'I'm gonna kill you': Pet shop staff feared for their lives
It was the last thing staff at Lismore's Petbarn store expected when they came to work one morning.
About 11am on Thursday, August 16 this year two men raced into the store, pursued by a crazed man who shouted he was going to kill them.
Several staff members stopped 29-year-old Ben Davenport at the front door, but he turned his abuse on them, telling them they were "all old sl-ts" and that he was "going to f---ing kill them as well".
The store manager shut the doors but Davenport started banging on the doors, yelling "f--k you c--ts, I'm gonna kill you".
Fortunately police arrived moments later.
Davenport told them he was having trouble with some "young people from Casino".
Police searched his bag and found a medium sized knife, a flick knife with a glass breaking device attached to the end, a taser in working order, as well as prescription tablets.
Davenport told them he had the weapons because several people were "chasing him for money".
Davenport faced Lismore Local Court for a bail hearing on Monday via video link, where solicitor Phillip Crick told the court his client was "working desperately to address his drug and alcohol issues".
The court heard he had pleaded guilty to charges of affray, weapons possession, and unauthorised prescription drug possession over the incident.
He had also been on an intensive corrections order at the time of the offence, a sentence imposed as an alternative to jail over prior drug-related offences.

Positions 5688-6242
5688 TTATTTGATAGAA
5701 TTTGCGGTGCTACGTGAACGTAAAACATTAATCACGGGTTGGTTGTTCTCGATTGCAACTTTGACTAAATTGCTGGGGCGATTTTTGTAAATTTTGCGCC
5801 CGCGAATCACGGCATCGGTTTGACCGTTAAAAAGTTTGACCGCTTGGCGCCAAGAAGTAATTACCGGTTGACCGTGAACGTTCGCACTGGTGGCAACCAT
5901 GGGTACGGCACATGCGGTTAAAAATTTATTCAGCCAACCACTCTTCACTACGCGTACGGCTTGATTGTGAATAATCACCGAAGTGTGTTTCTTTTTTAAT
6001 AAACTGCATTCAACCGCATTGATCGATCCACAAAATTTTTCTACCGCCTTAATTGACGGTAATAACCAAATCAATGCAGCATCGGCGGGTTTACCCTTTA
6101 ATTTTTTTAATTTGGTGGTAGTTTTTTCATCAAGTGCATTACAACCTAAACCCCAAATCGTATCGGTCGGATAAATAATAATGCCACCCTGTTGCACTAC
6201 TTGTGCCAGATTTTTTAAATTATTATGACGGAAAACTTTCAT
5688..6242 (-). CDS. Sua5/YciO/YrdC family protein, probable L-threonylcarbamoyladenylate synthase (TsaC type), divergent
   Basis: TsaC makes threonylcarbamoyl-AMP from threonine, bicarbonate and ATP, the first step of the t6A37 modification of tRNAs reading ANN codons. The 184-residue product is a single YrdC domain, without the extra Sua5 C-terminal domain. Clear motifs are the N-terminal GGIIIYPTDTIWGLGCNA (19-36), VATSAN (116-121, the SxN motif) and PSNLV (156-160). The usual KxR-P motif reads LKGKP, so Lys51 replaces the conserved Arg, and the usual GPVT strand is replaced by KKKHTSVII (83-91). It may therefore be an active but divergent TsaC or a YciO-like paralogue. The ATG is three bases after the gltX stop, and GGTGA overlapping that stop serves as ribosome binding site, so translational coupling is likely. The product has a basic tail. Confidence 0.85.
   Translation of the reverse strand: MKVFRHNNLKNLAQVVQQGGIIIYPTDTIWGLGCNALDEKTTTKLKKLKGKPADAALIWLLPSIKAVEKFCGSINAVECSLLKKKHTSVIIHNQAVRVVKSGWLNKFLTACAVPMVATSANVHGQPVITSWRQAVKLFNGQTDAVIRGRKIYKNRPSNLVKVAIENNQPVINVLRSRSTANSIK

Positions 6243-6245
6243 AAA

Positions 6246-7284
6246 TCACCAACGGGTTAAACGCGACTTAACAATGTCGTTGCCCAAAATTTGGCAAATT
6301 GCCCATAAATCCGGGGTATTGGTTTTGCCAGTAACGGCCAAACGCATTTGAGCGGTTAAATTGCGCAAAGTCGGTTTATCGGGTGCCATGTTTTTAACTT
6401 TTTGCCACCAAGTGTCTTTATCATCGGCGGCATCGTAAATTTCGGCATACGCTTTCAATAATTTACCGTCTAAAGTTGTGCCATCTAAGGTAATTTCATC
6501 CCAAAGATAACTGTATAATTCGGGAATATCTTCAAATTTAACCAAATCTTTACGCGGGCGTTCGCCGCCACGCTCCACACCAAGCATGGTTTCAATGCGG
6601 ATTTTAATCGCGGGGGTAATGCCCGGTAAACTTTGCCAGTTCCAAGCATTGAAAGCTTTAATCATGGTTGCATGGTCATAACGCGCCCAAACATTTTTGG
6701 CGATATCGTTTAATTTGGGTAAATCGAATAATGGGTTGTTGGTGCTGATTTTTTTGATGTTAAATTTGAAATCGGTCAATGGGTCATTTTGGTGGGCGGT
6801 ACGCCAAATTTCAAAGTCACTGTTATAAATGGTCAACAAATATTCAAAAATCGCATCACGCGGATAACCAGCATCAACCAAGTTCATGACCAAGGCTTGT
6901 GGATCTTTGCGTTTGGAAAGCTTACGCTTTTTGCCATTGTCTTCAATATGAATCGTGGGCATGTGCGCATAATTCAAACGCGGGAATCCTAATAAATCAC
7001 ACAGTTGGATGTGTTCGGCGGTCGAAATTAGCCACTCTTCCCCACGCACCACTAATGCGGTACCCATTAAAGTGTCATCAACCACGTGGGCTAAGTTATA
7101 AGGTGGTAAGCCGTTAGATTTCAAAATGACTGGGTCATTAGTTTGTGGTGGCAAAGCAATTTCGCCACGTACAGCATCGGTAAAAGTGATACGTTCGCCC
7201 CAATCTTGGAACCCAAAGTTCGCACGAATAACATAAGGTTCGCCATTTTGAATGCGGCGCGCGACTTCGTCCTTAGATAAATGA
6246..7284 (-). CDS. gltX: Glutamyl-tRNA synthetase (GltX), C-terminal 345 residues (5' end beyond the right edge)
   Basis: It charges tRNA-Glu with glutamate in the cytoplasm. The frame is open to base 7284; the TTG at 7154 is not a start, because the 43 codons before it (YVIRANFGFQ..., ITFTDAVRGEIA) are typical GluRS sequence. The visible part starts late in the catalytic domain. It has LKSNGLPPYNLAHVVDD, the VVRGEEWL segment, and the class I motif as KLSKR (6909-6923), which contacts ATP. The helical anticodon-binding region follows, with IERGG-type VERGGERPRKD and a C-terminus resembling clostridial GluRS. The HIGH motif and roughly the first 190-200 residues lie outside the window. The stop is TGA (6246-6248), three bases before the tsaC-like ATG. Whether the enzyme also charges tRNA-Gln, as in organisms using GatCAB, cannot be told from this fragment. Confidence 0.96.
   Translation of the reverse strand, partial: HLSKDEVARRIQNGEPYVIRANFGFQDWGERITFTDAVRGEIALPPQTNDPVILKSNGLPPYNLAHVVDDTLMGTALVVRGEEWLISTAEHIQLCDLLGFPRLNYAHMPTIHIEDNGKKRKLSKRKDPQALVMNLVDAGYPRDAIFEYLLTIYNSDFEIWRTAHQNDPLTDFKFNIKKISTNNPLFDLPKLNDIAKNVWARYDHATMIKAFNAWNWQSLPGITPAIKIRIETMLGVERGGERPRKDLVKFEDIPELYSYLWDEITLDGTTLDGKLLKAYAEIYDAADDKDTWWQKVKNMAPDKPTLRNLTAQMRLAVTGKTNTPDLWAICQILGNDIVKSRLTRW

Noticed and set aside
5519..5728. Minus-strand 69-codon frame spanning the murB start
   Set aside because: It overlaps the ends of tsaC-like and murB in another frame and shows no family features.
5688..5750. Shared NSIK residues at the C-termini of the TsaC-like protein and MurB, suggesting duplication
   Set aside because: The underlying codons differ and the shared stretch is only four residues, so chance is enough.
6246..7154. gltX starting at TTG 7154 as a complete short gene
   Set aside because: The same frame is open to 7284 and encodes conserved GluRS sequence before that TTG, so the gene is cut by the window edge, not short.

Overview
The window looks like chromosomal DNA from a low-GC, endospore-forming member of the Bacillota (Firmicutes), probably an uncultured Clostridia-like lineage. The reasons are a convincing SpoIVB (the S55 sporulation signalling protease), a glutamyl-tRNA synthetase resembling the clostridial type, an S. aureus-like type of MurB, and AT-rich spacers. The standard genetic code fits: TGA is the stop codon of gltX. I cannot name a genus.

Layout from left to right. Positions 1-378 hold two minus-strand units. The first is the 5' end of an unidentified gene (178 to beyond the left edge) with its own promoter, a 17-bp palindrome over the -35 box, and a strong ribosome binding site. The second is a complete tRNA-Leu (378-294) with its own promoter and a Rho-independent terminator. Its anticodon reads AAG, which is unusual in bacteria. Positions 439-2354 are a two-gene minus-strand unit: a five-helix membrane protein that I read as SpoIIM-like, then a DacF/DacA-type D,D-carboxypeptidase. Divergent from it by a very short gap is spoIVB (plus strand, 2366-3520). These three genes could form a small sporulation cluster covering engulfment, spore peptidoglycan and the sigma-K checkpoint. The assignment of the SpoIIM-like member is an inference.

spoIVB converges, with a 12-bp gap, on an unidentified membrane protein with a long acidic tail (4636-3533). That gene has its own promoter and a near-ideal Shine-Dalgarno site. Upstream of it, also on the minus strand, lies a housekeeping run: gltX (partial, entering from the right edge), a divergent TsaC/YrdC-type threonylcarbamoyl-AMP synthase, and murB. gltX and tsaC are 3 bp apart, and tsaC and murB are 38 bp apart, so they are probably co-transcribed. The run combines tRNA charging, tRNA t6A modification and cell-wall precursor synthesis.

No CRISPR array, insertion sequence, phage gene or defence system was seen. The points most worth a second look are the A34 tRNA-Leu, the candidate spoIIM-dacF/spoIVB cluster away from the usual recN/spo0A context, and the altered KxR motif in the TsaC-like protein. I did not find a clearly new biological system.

"His family have been continuing to make enquiries with residential rehabilitation services," Mr Crick said.
"His criminal record is essentially all drug related."
Mr Crick proposed that Davenport be granted bail to live at his parents home outside of the Northern Rivers and they would seek a rehabilitation service for him in their region.
Police prosecutor Sergeant Brett Gradisnik opposed bail.
Magistrate Heilpern said Davenport was clearly "out of control" and it was a "nasty and serious" example of affray.
"There is a prospect that if the report is favourable the defendant may not be serving any more time... (but) if unfavourable, a lengthy period of custody would be expected."
Mr Heilpern said if a rehabilitation place was guaranteed for Davenport, he would grant bail.
"Alas I cannot order a drug and alcohol assessment," he said.
Mr Heilpern said it was obvious Davenport had an ongoing drug issue which he wanted to address, but "the risks are unacceptable."
"Accordingly bail is applied for, but formally refused."
Davenport will be sentenced on December 10.